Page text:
… on the need for clearer information on how recycling works
I am sure I was not alone in nodding my head in agreement with the recent Channel 4 Dispatches investigation into the UK’s waste industry. As the programme made clear, we have reached “a tipping point when it comes to trash”. In particular, it demonstrated the urgent need to find other solutions to landfill for managing our waste.
The Government’s preferred solution, or so it claims, is recycling. The headlong rush to move rubbish out of the landfill tip has been responsible for a huge growth in the amount of material sent for recycling. But collecting more waste does not necessarily mean actually recycling more.
One of the most telling points argued by the Dispatches team is that commingled collection substantially increases the amount of non-recyclable waste coming through the recycling stream. Although this method of collection is fine for areas with a modern MRF, many parts of the country still do not have anywhere near the requisite level of infrastructure, causing major problems because of poor quality of output.
The experience of my own business bears this out. In the past three years, we have seen a decrease of at least 15% in the quality of the recyclate that we receive. Action is urgently needed to protect our industry: quality must take precedence over quantity.
“Consumers and councils must be confident that the recycling system really works”
Dispatches also provided a stark portrayal of two other interlinked problems: the public is confused by how recycling works and there is a lack of faith that it even does. The single biggest issue that having a localised, patchwork of collection systems creates is that there is no common understanding about what can be recycled, among consumers or local authorities. Clearly this is a major challenge that the UK needs to resolve.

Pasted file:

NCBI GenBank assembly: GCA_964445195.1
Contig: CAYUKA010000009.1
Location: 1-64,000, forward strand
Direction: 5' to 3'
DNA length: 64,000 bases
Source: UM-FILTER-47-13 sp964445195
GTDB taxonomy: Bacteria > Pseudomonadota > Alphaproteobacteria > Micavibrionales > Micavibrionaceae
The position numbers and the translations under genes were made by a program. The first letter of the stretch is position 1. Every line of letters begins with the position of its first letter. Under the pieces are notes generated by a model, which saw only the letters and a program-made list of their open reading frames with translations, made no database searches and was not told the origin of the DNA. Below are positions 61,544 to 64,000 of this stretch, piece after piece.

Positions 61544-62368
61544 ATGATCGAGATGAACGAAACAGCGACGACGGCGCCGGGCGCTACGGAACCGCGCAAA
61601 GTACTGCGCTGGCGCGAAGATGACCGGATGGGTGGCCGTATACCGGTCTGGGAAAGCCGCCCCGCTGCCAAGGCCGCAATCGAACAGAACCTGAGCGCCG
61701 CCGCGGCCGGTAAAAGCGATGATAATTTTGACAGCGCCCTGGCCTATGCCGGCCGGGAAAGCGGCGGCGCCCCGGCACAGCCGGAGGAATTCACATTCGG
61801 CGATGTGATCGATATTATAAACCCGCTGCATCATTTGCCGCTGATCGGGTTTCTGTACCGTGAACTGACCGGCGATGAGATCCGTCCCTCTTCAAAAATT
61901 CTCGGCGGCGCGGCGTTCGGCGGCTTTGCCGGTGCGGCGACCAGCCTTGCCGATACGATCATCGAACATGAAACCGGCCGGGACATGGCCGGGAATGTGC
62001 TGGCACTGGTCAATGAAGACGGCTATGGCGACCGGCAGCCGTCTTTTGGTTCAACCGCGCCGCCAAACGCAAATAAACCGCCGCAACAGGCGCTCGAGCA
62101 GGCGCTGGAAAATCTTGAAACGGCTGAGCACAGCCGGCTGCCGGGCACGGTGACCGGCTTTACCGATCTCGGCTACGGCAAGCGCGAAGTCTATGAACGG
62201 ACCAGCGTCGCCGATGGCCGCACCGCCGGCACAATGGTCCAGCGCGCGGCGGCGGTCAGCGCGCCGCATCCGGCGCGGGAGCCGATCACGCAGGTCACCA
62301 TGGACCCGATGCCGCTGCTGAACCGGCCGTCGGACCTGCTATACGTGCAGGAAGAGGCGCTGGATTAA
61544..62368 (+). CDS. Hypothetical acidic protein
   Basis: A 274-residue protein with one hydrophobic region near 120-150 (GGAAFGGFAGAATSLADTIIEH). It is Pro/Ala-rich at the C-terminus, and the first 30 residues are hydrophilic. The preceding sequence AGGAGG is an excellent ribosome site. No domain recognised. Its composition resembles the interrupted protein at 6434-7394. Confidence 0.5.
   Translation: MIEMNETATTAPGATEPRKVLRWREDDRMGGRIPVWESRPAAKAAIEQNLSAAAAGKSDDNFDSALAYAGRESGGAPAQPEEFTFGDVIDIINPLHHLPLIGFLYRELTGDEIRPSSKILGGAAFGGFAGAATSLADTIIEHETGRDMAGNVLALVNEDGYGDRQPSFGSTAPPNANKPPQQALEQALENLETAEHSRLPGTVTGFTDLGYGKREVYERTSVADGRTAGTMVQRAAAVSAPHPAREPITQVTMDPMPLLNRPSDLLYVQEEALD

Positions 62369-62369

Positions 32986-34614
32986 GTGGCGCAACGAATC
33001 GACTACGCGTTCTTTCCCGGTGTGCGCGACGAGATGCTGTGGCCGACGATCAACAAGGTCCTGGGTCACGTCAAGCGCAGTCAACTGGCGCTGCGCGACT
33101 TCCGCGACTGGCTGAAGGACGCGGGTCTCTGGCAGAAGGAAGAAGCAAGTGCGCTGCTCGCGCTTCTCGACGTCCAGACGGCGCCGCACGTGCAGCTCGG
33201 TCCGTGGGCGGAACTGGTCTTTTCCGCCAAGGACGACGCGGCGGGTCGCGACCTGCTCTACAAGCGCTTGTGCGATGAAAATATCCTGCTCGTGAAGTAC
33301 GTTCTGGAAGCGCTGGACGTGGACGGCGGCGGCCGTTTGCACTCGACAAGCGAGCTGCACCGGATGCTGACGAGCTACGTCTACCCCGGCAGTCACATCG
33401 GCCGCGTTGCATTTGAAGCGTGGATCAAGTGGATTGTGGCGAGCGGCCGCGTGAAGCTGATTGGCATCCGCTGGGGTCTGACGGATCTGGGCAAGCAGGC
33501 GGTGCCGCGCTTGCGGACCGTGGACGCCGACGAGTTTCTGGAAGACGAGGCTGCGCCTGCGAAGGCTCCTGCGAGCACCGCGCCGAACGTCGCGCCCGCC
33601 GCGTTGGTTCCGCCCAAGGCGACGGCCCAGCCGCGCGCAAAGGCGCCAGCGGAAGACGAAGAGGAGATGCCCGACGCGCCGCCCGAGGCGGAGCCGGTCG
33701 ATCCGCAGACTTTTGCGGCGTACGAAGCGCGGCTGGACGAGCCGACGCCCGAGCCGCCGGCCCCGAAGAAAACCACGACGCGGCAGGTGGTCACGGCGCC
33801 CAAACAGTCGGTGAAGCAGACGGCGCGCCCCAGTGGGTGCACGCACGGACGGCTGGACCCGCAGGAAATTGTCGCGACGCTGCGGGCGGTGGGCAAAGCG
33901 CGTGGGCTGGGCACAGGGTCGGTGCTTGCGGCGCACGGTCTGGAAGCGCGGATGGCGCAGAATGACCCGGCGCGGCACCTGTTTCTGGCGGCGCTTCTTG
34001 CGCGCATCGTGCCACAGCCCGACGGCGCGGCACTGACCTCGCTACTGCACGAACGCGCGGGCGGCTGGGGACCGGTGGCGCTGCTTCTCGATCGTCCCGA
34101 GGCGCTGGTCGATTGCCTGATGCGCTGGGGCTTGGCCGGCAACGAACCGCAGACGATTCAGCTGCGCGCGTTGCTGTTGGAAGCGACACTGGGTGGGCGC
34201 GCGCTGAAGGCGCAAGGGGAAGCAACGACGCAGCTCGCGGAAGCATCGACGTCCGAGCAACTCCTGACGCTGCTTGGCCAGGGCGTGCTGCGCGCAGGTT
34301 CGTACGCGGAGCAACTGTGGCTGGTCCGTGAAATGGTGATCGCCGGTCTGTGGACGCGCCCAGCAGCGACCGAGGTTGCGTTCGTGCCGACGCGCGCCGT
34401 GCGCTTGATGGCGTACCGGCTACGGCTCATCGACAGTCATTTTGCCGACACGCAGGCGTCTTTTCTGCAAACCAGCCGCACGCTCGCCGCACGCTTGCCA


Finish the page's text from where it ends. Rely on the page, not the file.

Sadly, the Government’s response does not inspire confidence. A u-turn on a u-turn, the reinstatement of weekly collections will not only be more costly but will lead to a decrease in recycling and a surge in the amount of waste sent to landfill. But the solution to all of these problems is easily achievable through two measures: education and improved transparency. Study after study has shown that UK consumers approve of the concept of recycling.
What is needed is not further incentivisation but more education. An advertising programme, concentrating on the absolutes which will not vary regardless of collection system, would have a massive effect on the quality of material in our waste stream. Wouldn’t the £250m offered by environment minister Eric Pickles to support those councils moving back to weekly collections not be better spent on a comprehensive education programme for the consumer and local authorities?
Equally, there is an onus on the industry to improve confidence in the recycling system. Consumers and councils must be confident that it works and understand where their waste ends up.
There are multiple factors at work here - an extension of the packaging waste recovery note system and better enforcement of export regulations, to name but two. But the industry can also play its part by being far more transparent about where the products we recycle end up.
Jonathan Short is founder and chief executive of ECO Plastics